lO Sheets-Sheet 10 FIG. I;
PALLET CROSS-REFERENCE TO RELATED APPLICATION This application is a division of application Ser. No. 140,575, filed May 5, 1971 now U.S. Pat. No. 3,699,902, issued Oct. 24, 1972,- which is a continuation of application Ser. No. 867,589, filed Oct. 20, 1969, now abandoned.
BACKGROUND OF THE INVENTION It has long been the desire of industry to have at its disposal a pallet which would meet as many of the desired characteristics as possible. These characteristics include light weight, lost cost, freedom from maintenance, and the ability to withstand the required loads.
Wooden pallets, which have been most prevalent heretofore, meet the criteria of low initial cost and ability to withstand the required loads, but do not meet the criteria of freedom from maintenance and light weight.
Other pallets which have been proposed, while being satisfactory for some specific purpose, have not met all i of the criteria to an extent which caused them to gain widespread acceptance.
The present invention provides a pallet which is reasonably economical to form, which requires no, maintenance, which is strong enough to meet normal loading requirements and which issufficiently light that it can be readily handled by one person.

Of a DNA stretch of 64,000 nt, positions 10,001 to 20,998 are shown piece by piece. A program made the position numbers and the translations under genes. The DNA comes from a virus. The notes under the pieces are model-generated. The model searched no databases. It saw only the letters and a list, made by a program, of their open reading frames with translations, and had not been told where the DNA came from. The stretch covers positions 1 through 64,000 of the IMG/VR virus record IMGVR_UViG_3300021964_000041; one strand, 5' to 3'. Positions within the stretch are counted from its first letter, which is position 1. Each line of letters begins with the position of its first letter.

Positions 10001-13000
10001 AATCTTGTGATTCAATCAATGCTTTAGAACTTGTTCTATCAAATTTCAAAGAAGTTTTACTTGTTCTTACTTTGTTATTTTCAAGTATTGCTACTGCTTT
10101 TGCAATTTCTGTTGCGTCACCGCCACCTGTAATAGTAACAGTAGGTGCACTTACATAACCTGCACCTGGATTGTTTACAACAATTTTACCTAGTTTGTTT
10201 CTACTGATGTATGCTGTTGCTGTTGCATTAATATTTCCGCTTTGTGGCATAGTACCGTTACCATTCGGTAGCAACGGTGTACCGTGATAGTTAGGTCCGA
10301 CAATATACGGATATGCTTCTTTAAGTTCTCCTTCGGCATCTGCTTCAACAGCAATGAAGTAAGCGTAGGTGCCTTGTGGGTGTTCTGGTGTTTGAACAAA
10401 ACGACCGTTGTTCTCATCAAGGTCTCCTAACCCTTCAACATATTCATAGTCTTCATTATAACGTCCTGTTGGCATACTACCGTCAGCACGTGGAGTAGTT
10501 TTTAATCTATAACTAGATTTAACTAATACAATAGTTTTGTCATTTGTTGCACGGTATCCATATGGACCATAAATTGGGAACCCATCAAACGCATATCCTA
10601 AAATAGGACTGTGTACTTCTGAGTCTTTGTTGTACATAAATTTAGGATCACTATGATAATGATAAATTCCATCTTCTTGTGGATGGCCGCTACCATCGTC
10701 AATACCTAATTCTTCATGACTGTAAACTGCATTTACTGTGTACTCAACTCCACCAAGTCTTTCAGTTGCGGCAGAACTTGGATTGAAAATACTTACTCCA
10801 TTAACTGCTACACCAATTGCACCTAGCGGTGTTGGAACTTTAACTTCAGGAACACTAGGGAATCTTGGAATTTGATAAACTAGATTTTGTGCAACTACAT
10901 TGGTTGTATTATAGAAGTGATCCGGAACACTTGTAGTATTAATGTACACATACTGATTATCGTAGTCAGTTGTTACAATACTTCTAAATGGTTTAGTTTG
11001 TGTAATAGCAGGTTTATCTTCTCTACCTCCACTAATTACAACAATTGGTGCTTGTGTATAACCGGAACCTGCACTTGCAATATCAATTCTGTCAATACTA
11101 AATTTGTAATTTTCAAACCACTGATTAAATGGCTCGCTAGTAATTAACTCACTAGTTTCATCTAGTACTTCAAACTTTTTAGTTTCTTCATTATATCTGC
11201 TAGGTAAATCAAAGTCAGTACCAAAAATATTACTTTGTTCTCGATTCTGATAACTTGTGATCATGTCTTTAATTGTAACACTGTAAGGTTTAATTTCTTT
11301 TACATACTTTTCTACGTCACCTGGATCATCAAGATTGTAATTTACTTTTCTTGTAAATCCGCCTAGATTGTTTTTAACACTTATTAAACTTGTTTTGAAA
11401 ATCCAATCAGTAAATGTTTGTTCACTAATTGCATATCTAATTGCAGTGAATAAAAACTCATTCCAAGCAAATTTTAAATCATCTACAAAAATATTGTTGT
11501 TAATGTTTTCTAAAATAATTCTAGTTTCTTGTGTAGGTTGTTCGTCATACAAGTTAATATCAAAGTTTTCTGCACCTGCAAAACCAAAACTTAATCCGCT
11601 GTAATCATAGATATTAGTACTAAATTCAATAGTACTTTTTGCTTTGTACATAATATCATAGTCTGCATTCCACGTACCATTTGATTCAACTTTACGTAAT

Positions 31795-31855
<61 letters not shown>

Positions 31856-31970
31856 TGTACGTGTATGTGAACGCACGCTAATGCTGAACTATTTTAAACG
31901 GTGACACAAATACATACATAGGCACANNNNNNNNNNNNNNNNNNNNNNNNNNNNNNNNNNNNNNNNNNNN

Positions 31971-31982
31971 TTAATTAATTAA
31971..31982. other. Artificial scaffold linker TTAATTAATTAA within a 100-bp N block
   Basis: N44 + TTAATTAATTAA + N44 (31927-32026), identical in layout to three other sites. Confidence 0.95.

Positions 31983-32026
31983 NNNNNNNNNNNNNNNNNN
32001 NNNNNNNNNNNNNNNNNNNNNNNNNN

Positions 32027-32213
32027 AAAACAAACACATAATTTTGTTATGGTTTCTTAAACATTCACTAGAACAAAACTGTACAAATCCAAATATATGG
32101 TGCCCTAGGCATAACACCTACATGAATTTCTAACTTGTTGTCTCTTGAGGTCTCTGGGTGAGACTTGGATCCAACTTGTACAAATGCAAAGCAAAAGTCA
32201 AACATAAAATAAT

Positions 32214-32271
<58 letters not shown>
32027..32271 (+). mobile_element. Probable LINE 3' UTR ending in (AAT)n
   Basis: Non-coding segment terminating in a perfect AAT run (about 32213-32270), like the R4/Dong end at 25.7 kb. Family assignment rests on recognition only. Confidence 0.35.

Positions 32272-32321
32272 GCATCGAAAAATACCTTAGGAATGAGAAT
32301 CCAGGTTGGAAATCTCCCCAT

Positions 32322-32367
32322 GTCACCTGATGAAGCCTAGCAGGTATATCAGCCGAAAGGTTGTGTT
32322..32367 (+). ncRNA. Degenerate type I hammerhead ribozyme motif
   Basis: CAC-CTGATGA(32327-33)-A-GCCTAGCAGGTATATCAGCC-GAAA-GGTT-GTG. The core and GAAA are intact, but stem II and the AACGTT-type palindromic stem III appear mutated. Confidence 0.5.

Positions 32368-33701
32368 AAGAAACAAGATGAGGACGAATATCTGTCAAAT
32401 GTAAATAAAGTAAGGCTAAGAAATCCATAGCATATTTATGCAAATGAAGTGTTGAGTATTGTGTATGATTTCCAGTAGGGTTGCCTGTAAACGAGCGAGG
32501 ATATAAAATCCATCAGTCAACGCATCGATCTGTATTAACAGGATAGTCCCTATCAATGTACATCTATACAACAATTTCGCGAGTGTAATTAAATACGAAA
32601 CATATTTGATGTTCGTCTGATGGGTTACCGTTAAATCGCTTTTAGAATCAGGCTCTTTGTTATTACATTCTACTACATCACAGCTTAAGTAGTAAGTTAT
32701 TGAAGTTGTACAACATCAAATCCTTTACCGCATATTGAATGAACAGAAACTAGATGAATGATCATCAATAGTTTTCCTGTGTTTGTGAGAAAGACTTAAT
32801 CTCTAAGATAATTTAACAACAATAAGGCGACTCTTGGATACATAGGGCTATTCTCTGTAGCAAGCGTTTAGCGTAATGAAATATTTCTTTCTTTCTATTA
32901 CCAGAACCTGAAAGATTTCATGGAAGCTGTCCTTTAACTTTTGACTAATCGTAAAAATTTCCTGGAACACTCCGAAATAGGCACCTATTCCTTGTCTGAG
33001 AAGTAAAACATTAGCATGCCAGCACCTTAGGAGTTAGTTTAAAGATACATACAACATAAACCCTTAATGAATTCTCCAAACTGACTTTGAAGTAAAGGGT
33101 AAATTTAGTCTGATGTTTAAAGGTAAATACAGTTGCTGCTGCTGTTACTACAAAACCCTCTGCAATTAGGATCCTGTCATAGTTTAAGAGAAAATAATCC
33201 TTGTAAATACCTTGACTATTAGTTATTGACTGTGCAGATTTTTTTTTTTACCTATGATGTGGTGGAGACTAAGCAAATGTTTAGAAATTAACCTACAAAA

It is an object of the present invention to provide a new and novel pallet.
It is a further object of the present invention to provide a pallet which is economical to form, which has light weight and which is free from maintenance once,
put into use.
It is an additional object of the present invention to provide a pallet which incorporates a plurality of elements formed from various materials to provide a pallet which is structurally strong and yet which is light enough in weight to be handled by one person.
Other objects and advantages of the present invention will be readily apparent from the following description taken in conjunction with the annexed sheets of drawings on which:
FIG. 1 is a perspective view of the pallet of the present invention.
FIG. 2 is an enlarged fragmentary perspective view partly in section showing one corner of the pallet illustrated in FIG. 1.
FIG. 3 is an exploded view of the fragmentary corner shown in FIG. 2.
FIG. 4 is a top plan view of a modified pallet.
FIG. 5 is an elevational view of the pallet shown in FIG. 4.